every gratification.

Verse 7. His mouth is full of cursing, and deceit, and fraud]

What a finished character! A blasphemer, a deceitful man, and a


Verse 8. He sitteth in the lurking places] In this and the

following verse there appears to be an allusion to espionage, or

setting of spies on a man's conduct; or to the conduct of an

assassin or private murderer. He sitteth in lurking places-in

secret places; his eyes-spies-are privily set; he lieth in wait

secretly: he doth catch the poor, when he draweth him into his

net. He is like a hunter that lays his traps and gins, digs

his pits, sets his nets; and when the prey falls into them, he

destroys its life.

Verse 10. He croucheth] Of the scoffing, mocking, insulting, and

insidious conduct of Sanballat, Tobiah, and Geshem, the fourth

and sixth chapters of Nehemiah give abundant proof; and possibly

the allusion is to them. The lion squats down and gathers himself

together, that he may make the greater spring.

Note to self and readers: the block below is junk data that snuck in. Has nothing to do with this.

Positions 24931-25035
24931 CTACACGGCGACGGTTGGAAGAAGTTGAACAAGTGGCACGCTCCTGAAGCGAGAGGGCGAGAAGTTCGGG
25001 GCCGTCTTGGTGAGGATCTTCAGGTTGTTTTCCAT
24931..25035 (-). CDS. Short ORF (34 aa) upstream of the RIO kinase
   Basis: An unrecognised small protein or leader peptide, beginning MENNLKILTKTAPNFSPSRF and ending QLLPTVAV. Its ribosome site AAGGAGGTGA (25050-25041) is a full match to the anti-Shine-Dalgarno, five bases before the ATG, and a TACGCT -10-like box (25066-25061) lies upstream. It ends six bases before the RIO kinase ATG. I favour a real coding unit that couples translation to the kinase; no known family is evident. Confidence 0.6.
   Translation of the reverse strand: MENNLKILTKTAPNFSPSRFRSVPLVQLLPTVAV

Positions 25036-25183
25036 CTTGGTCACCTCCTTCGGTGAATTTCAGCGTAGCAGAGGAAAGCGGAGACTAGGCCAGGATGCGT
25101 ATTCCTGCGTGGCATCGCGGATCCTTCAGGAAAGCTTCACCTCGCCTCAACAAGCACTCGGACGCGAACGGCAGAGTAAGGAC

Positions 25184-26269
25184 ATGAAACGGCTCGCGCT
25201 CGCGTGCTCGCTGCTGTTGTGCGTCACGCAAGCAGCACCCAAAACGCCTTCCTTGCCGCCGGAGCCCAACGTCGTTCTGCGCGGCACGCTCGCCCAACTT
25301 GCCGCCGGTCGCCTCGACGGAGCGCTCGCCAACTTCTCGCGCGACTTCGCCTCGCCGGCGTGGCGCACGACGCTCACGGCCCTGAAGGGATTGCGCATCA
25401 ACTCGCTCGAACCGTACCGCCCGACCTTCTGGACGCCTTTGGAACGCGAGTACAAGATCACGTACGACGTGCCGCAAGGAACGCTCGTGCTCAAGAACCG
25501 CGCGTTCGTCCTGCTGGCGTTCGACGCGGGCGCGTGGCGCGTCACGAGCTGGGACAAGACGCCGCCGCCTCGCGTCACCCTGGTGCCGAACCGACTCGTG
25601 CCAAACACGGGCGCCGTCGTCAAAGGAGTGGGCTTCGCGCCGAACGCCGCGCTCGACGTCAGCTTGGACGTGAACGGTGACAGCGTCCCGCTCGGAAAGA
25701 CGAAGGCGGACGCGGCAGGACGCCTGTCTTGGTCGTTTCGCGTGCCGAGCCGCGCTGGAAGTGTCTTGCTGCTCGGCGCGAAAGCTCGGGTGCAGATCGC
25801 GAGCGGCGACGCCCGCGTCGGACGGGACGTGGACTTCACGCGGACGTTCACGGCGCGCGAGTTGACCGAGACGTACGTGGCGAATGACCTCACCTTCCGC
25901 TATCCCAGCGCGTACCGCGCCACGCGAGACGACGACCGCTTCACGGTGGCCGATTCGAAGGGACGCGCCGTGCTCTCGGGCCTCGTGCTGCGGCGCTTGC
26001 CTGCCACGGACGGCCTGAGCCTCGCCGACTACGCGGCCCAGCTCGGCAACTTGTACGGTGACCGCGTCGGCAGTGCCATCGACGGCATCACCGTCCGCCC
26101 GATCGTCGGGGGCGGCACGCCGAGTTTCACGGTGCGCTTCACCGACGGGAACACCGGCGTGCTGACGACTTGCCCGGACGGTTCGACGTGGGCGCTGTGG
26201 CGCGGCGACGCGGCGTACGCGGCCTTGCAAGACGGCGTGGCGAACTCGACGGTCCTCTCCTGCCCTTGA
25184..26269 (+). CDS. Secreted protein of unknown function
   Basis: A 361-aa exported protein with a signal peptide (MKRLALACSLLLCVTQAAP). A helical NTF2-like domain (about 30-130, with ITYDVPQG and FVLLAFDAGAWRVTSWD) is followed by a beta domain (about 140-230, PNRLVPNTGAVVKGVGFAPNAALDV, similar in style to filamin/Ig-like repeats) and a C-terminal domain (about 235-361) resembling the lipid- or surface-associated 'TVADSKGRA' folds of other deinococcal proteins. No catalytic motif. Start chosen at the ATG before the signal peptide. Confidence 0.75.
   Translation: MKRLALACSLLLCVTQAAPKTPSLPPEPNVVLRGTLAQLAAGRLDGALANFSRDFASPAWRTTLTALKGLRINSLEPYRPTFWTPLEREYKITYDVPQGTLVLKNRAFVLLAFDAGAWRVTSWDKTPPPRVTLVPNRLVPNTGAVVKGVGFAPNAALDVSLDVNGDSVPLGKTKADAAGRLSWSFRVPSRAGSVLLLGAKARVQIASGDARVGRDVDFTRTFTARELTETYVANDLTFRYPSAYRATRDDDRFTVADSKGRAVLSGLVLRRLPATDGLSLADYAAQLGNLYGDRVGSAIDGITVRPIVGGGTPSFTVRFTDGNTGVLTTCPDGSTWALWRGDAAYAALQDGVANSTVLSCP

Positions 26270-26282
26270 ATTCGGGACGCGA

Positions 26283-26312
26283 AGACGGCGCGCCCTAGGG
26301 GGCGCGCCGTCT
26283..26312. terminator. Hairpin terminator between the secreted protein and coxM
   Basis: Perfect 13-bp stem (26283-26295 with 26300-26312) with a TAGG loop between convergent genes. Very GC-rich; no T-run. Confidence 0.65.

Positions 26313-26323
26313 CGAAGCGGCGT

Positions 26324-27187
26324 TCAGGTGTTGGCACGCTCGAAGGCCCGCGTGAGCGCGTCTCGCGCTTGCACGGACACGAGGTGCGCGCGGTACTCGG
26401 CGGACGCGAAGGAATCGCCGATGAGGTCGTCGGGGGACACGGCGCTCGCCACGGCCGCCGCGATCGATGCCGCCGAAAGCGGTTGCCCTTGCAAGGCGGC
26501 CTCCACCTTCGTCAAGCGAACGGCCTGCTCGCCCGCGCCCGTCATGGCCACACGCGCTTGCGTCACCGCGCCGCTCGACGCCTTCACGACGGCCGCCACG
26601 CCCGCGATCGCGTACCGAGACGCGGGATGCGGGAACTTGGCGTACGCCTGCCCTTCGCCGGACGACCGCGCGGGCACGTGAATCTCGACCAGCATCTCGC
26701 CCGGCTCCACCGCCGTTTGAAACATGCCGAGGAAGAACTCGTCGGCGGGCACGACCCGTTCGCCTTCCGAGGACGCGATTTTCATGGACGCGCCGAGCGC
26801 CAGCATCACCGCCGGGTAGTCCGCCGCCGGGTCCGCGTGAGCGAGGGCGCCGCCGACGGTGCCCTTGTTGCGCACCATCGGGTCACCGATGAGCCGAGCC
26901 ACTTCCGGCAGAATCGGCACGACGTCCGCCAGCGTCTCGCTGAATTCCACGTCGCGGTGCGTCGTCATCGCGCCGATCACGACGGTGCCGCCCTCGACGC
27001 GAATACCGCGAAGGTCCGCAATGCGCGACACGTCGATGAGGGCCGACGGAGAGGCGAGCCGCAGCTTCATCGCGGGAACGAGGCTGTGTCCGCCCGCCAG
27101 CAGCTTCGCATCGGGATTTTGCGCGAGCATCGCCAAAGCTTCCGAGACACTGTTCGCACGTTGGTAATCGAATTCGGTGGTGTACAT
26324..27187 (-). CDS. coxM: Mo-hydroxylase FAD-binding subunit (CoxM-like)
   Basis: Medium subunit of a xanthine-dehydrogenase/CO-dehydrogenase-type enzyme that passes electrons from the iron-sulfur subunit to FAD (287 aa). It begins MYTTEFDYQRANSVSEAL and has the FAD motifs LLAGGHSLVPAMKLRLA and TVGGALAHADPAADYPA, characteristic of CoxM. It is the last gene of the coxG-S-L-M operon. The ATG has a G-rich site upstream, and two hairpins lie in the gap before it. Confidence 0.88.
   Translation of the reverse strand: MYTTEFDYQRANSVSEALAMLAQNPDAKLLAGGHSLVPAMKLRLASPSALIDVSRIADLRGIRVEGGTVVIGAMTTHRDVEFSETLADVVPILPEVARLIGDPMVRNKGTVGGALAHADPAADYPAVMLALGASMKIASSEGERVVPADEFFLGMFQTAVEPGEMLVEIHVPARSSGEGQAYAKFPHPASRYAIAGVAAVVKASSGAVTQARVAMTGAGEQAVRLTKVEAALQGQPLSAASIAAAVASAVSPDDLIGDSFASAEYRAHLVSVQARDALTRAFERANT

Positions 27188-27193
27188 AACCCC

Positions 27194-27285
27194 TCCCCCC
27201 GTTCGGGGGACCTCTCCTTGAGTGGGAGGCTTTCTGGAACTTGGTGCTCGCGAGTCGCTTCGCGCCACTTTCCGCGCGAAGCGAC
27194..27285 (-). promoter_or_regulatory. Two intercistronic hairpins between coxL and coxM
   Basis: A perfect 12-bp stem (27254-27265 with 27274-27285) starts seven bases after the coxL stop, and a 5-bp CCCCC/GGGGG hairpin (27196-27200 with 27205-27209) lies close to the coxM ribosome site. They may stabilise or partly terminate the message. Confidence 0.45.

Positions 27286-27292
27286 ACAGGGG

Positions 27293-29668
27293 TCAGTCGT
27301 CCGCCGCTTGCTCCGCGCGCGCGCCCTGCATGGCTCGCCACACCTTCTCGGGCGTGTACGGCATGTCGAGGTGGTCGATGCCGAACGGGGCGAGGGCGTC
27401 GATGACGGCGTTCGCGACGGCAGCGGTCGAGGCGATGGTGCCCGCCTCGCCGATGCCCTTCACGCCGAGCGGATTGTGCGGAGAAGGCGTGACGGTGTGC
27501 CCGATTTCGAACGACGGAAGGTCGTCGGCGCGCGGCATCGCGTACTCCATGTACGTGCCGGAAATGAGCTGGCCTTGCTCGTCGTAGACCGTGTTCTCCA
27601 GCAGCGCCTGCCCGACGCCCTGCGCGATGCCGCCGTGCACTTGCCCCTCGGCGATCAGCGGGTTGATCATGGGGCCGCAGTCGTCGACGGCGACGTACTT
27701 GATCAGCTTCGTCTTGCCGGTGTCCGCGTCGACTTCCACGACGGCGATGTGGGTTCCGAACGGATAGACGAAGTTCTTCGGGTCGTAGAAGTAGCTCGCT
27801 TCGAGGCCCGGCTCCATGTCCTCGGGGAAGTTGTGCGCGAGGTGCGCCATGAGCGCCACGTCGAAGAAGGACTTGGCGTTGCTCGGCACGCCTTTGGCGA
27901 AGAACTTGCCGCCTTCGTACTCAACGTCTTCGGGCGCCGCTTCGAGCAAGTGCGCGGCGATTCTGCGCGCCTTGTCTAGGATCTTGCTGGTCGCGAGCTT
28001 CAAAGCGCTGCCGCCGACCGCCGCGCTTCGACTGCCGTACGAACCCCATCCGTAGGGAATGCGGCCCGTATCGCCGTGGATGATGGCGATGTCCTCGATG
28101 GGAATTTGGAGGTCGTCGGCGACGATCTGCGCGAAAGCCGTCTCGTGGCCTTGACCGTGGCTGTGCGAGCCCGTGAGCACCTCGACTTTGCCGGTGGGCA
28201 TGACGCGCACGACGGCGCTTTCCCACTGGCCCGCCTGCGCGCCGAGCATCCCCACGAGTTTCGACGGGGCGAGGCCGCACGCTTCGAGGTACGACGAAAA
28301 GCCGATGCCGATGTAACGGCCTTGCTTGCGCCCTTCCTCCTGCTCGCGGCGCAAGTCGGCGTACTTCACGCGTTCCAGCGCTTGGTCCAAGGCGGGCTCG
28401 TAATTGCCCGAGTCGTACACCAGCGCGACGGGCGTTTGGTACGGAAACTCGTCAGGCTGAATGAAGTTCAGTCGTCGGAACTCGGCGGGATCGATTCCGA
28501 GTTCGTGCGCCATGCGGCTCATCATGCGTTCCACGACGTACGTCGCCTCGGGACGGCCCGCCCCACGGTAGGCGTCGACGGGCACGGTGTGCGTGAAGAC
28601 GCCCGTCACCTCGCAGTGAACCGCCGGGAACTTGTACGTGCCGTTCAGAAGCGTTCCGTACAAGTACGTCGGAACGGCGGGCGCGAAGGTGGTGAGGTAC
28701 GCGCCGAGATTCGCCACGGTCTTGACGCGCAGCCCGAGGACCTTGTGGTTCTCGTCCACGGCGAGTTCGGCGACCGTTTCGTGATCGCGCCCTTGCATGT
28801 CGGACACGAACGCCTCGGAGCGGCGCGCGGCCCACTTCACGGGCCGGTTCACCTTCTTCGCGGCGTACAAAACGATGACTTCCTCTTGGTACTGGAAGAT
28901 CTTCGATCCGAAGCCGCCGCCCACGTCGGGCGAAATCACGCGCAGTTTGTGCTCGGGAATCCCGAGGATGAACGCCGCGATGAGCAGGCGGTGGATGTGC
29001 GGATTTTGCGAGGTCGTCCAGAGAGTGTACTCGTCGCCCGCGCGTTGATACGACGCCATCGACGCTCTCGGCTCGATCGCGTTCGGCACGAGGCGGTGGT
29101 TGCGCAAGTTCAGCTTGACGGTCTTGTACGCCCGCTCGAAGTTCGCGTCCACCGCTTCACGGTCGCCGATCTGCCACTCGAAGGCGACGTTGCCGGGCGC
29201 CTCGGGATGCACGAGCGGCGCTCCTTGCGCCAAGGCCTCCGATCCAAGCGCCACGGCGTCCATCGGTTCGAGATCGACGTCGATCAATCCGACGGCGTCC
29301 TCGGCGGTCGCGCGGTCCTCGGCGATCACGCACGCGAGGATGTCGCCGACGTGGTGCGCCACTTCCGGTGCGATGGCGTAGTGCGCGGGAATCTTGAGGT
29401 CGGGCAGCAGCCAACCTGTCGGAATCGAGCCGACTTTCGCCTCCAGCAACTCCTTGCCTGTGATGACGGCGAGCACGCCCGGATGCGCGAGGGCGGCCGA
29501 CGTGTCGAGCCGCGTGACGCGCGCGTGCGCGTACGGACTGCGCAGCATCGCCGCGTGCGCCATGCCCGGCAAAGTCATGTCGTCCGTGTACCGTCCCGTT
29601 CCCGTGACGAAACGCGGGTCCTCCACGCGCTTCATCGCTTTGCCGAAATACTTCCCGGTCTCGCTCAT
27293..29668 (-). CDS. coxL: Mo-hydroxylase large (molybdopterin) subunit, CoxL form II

Verse 11. God hath forgotten] He hath cast off this people, and

he will never more re-establish them. So Sanballat thought.

Verse 12. Arise, O Lord] Hear their reproaches see their guile,

consider thy oppressed people. "Lift up thine hand," threaten

them, that they may desist and repent. If they repent not let them

be punished.

Verse 13. Wherefore doth the wicked contemn God?] How is it that

the Lord permits such persons to triumph in their iniquity? The

longsuffering of God leadeth them to repentance.

Verse 14. Thou hast seen it] Nothing can escape thy notice. Thou

hast not forgotten thy justice, though judgment is not speedily